Romance Book Reviews (page 18)

ROGUE WITH A BROGUE by Suzanne Enoch
Released: July 29, 2014

"Scottish clan wars, a Regency sensibility and star-crossed lovers make for a sensual, captivating romance."
Sparks fly when Arran MacLawry and Mary Campbell meet at a London ball, and the fact that their families are sworn enemies only adds to their interest in each other. Read full book review >
SINCE YOU'VE BEEN GONE by Anouska Knight
Released: July 29, 2014

"Heartfelt revelations (and a creative use of cake frosting) make for a satisfying ending to a pleasant read."
A misunderstood millionaire pursues a widowed bakery owner in English author Knight's debut novel. Read full book review >

PROTOTYPE by M.D. Waters
Released: July 24, 2014

"A good run at constructing an out-of-the-ordinary romance that never quite succeeds."
The sequel to Waters' dystopian Archetype (2014) is set in a world where women are in scarce supply and cloning has a creepy, but increasingly important, role in society. Read full book review >
Released: July 22, 2014

"A pleasant-enough outing for fans of old-fashioned, relatively clean romance. (Romance. 12 & up)"
Two 20-year-old best friends enjoy their romances while trying to save the family farm in Tennessee. Read full book review >
Released: July 21, 2014

"An unforgettable book."
The harrowing story of two brilliant immunologists, one Christian, one Jewish, who were separated during World War II yet found heroic ways to turn their typhus vaccine research against the Nazis. Read full book review >

A PERFECT LIFE by Danielle Steel
Released: July 15, 2014

"The novel's predictability will likely delight Steel's die-hard fans, but it won't win any new ones."
A highly successful woman ponders romance with a younger man. Read full book review >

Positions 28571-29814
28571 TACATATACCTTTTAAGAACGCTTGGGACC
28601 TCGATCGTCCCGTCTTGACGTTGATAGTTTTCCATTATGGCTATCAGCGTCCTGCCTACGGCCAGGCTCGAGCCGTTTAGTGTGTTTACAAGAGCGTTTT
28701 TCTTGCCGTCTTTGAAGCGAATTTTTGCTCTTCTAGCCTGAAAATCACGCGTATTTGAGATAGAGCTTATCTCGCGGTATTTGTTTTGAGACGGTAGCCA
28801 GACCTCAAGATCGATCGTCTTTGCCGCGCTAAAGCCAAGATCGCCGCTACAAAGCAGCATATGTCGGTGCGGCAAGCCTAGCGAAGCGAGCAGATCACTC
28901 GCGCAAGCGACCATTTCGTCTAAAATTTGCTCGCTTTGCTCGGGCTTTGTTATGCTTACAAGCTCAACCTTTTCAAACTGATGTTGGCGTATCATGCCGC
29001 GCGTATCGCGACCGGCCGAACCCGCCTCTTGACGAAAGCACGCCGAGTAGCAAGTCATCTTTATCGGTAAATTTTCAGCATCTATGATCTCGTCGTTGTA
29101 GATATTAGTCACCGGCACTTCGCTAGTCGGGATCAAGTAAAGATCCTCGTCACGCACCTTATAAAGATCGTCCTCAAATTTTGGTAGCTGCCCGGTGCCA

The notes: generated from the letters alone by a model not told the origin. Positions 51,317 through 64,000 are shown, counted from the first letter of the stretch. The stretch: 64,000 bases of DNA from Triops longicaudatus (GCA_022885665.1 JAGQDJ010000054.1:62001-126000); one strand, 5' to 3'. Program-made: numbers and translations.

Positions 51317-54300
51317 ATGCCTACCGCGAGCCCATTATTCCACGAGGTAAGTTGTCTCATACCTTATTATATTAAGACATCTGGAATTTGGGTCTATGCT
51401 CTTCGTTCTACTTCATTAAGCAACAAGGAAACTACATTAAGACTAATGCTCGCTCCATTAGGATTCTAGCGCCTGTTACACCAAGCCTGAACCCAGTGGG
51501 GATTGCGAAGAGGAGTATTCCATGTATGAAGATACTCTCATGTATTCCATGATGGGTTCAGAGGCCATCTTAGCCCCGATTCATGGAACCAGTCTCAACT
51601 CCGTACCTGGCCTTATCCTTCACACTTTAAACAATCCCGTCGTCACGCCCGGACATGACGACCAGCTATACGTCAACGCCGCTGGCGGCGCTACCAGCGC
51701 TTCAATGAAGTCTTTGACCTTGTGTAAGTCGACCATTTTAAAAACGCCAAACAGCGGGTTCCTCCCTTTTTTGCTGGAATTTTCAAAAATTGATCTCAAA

FOUR by Veronica Roth
Released: July 8, 2014

"For fans only; but their number is legion. (Dystopian romance. 12 & up)"
Roth returns to her wildly popular Divergent series with four prequel stories from Four's viewpoint. Read full book review >
THE SWEET SPOT by Stephanie Evanovich
Released: July 8, 2014

"A sports-filled romance full of steamy sex scenes that will please Evanovich's fans."
A restaurant owner falls for a baseball hunk with a surprising secret in this breezy romance from Evanovich (Big Girl Panties, 2013). Read full book review >
THEN CAME YOU by Jill Shalvis
Released: July 1, 2014

"Even when she's not quite perfect, Shalvis tells a sexy, satisfying small-town love story."
Veterinary intern Emily Stevens has a plan, which does not include creating roots in small-town Idaho or falling for her very sexy supervisor, Wyatt. Read full book review >
THE CAPTIVE by Grace Burrowes
Released: July 1, 2014

"Smart, compelling and captivating."
Two battered aristocrats find solace in each other's company. Read full book review >
Darkness by Erin Eveland
Released: July 1, 2014

"A melancholy romance with demons to purge."
In this debut paranormal romance, a teen's dreary life is turned upside down by the immense power growing inside her. Read full book review >
The Cutting Room by Stewart Dudley
Released: July 1, 2014

"A thoughtful exploration of honor, trust and middle-age romance."
In Dudley's debut novel, a film-festival volunteer chauffeurs, advises and connects with a Hollywood star-turned-documentary filmmaker. Read full book review >
Kirkus Interview
Jason Gay
November 17, 2015

In the 1990s, copies of Richard Carlson’s Don't Sweat the Small Stuff (and its many sequels) were seemingly everywhere, giving readers either the confidence to prioritize their stresses or despondence over the slender volume’s not addressing their particular set of problems. While not the first book of its kind, it kicked open the door for an industry of self-help, worry-reduction advice guides. In his first book, Little Victories, Wall Street Journal sports columnist Gay takes less of a guru approach, though he has drawn an audience of readers appreciative of reportage that balances insights with a droll, self-deprecating outlook. He occasionally focuses his columns on “the Rules” (of Thanksgiving family touch football, the gym, the office holiday party, etc.), which started as a genial poke in the eye at the proliferation of self-help books and, over time, came to explore actual advice “both practical and ridiculous” and “neither perfect nor universal.” The author admirably combines those elements in every piece in the book. View video >